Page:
"Theraflu is a hell of a drug." No codeine, but it gets the job done.
To say a film is self-indulgent is to stamp it with the very reason why it works as art. It has heart, it tries to put itself out there, and it takes a moment to say something and pull away from plot just for one moment.
I really like what you said here. Not enough films do this.
I could just repost my last post, which you dismissed for whatever reason.
I didn't reply to that first post because I didn't find much to reply to. No harm, no foul.
But let's dig, no? I'll just say right now that this isn't a hostile post, as I've learned that I come off as so in disagreements.
I find your post biased and unreasonable:
Haha. Sorry. That made me laugh. First, what opinion isn't biased? Second, I don't see how I'm being unreasonable in basing my opinions
. It's amusing to read that you say you aren't being hostile, because I would've perceived that as hostile if it wasn't the case.
1. I am from Bellbrook Ohio. Which is next to Xenia. Which is where the film is based, although not where the film was filmed. And Korine never went to Xenia last I heard. Still, I know how well he did capture the spirit of a dilapidated town, which was quite well. You are right to say so. But you seem to be praising the film for capturing the reality of the situation when it doesn't say anything at all about its characters. We know as much about them as you know about two girls stumbling down the street, which, you know, you couldn't write one sentence on without making an assumption as to their mindset.
In this case, Korine's vast brushstrokes are not dedicated to just one or two characters, though we are given an entrance to the world through the eyes of Bunny Boy, Solomon, and Tummler. The point is not deep characterization. The point is the feeling of nihilism conveyed through these people who are more archetypal than characteristic of anything too specific. The film finds ideas that fit "here," "here," and "here" because it doesn't get too
specific. Its detached, bird's eye view works because that is its goal.
Then, and I don't understand this at all, you state the indulgence of art, but you give manipulation over only to Hollywood. Are you fucking kidding me that all films aren't manipulative? If Korine isn't trying to be anything more, why the bunny suit in the first place? Why the scene in which the bunny gets shot. Why the scene with the man in the car. Why the prostitution scene. Why these scenes ono?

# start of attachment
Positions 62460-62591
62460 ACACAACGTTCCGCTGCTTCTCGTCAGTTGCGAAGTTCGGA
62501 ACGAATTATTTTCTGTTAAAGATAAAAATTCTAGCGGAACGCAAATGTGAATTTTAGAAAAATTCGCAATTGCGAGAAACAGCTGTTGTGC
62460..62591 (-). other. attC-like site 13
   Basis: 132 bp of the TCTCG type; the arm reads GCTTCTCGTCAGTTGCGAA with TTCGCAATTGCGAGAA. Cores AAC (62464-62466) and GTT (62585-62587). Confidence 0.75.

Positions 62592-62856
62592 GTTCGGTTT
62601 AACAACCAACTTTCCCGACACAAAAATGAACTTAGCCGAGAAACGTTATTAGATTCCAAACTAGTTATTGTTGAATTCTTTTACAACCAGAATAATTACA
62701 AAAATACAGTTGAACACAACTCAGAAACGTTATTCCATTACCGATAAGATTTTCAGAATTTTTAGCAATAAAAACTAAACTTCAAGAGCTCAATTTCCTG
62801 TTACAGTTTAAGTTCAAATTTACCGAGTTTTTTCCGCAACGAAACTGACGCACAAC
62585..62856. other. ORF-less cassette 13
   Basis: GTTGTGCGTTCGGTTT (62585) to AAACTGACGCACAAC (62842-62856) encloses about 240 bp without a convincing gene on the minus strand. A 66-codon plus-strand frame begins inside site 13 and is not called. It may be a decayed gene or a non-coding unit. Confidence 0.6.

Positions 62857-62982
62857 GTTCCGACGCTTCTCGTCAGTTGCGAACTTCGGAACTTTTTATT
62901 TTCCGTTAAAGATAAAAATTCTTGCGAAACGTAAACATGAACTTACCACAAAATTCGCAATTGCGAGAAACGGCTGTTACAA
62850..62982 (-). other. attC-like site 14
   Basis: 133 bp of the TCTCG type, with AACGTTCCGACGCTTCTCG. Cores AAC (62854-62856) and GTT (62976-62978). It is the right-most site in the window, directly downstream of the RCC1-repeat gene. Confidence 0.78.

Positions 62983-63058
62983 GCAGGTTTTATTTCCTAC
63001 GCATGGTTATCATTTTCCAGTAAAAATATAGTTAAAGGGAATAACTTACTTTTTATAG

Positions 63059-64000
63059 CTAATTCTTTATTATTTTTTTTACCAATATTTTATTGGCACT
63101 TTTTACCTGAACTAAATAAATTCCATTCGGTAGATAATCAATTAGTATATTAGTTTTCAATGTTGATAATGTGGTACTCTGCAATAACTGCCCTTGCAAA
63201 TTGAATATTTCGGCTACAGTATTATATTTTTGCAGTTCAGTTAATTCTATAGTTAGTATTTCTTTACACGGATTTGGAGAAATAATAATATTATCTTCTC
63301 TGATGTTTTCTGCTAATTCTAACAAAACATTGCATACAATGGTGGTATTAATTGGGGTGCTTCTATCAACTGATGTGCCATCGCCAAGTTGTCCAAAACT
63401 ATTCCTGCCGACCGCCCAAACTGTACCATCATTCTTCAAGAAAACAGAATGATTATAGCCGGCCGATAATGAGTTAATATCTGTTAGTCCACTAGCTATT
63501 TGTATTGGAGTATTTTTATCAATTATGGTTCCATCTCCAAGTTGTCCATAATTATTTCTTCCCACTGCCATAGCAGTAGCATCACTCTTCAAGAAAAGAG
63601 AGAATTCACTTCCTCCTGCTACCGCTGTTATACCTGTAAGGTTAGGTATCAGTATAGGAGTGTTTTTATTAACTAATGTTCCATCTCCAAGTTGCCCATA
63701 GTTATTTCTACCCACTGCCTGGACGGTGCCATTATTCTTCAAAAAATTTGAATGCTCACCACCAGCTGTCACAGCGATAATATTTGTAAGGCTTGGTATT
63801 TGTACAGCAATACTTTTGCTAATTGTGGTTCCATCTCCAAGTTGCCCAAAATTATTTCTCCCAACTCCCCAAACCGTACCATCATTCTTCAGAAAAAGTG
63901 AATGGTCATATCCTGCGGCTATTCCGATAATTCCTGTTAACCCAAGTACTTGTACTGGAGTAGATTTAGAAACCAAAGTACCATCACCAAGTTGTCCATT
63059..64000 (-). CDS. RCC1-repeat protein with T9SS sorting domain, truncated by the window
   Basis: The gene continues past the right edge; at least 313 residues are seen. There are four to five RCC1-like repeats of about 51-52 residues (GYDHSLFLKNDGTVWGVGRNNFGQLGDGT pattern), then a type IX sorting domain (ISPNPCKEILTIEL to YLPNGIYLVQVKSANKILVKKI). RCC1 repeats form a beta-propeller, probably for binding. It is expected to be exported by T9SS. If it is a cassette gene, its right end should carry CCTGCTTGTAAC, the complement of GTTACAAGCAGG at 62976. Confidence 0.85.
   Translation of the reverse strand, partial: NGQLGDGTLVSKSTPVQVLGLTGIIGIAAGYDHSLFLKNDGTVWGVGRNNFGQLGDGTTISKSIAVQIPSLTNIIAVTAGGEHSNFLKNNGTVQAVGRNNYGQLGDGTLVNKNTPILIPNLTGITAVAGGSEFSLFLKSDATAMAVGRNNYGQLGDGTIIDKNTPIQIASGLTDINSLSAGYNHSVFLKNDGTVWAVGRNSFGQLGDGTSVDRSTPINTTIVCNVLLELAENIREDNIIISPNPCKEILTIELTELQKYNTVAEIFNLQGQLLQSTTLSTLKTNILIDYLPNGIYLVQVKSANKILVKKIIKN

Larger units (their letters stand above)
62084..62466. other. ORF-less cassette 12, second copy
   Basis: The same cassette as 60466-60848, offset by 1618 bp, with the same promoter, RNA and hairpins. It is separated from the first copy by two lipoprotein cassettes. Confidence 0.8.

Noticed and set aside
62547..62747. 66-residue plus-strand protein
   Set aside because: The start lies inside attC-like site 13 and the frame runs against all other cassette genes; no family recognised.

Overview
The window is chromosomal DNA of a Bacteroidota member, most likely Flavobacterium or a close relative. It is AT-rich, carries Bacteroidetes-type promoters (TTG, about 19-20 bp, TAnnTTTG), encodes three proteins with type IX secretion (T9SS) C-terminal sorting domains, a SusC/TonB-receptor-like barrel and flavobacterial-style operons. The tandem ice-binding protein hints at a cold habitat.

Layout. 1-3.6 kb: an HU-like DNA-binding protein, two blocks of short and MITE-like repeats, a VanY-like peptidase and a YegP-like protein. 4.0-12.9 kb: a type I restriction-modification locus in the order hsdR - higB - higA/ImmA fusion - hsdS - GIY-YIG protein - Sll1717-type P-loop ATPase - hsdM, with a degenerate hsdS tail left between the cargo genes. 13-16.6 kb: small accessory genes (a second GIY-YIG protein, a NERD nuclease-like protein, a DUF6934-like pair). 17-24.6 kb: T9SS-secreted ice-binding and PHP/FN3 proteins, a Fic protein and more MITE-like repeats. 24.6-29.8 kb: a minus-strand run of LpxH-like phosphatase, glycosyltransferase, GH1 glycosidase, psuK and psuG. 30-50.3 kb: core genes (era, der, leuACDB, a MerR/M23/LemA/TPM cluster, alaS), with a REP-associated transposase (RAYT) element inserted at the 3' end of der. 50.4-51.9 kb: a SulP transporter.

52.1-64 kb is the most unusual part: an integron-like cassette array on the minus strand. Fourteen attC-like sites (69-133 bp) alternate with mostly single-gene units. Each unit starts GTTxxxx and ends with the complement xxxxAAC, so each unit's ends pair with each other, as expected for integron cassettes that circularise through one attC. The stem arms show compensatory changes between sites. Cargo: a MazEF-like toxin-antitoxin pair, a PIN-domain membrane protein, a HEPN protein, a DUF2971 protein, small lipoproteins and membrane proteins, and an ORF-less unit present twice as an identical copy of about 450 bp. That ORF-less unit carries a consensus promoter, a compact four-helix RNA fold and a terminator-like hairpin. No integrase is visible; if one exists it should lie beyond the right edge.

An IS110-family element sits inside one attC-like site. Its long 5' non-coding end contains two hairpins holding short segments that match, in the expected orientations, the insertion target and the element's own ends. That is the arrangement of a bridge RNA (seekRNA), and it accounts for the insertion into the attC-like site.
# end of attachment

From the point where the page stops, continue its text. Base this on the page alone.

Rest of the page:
Why any scene?
You're now questioning that bird's eye view that works so well now just to question it. One of Korine's goals is to get to a point where he can make a film where he captures reality nonstop. Cinema verite at its purest for, without any subjectivity. Just what happened, and that's it. He's talked in the past about wanting to make a film with all hidden cameras. Just film experiences and string them together into some sort of narrative, if at all possible. So why any scene indeed. Simple: because, to quote the painting in Claudia's apartment, "it did happen."
I agree he loves his characters, and indeed that the film is slice-of-life, but completely disagree that all artifice has been stripped away and that the film the not manipulative, which would be to say that it is without objective. There's a fuck of a lot more to these people than the silly 'shocking' things they do.
The objective is simply to show you this life. These things. That they do happen. And it does so without commentary, so as to let the viewer draw his/her own conclusions.
2. "First, KIDS is shit, that isn't the issue. Gummo is a good film because it's real." Why dismiss one and then praise the other for the same reason the former connects with so many people. Your friend who lived in a trailer home and saw a lot of his life in Gummo, I could let you talk to twenty kids who saw a lot of their life in Kids. Hell, it's not even a giant leap forward from the drug addled lives of kids in Ohio I can assure you. Kids has the benefit of a big city setting. What was the script concept? Clark asked Korine to write a script about his daily life. Anyway I don't want to make this a big argument, I don't like Kids either, but these sentences next to each other were confusing for me.
Simple. The eye. My favorite film critic is Ted Goranson, a prolific writer on IMDb. He also has his own website, http://www.filmsfolded.com/
He goes into a lot of theory in his criticisms about two things: folding in films (that is, shifting in time, in perspective, and in the roles the actors play), and also the point of view of a film. That is, the eye. The camera is the eye. Editing is blinking, as put forth in theory by Walter Murch. The eye is the way in which we view the world. The camera is the way in which we view the filmmaker's world. So everything is in the placement of the camera and how it moves, how it is used. PTA, some would say Scorsese, Gondry ... all masters of the camera. Korine is an up-and-coming master, as he has created visuals never seen before. And it's not just the novelty of seeing these people. It's the extra layer of beauty he has uncovered in observing unobtrusively. It's Sevigny in Gummo, jumping on the bed, her nipples taped. It's her again in julien donkey-boy, walking through the field of grain. Or it's Bunny Boy swimming in the rain with those girls, kissing them. It's all about tone.
Clark, on the other hand, takes a leering approach to his work. You feel dirty watching it, wondering if it's okay. You're aware of the reality of it, but you're also aware that something is amiss here. It just doesn't feel right. The point he has is a valid one, and needs to be made, but in the hands of a more skilled filmmaker, one who knows how to use the camera better than he does.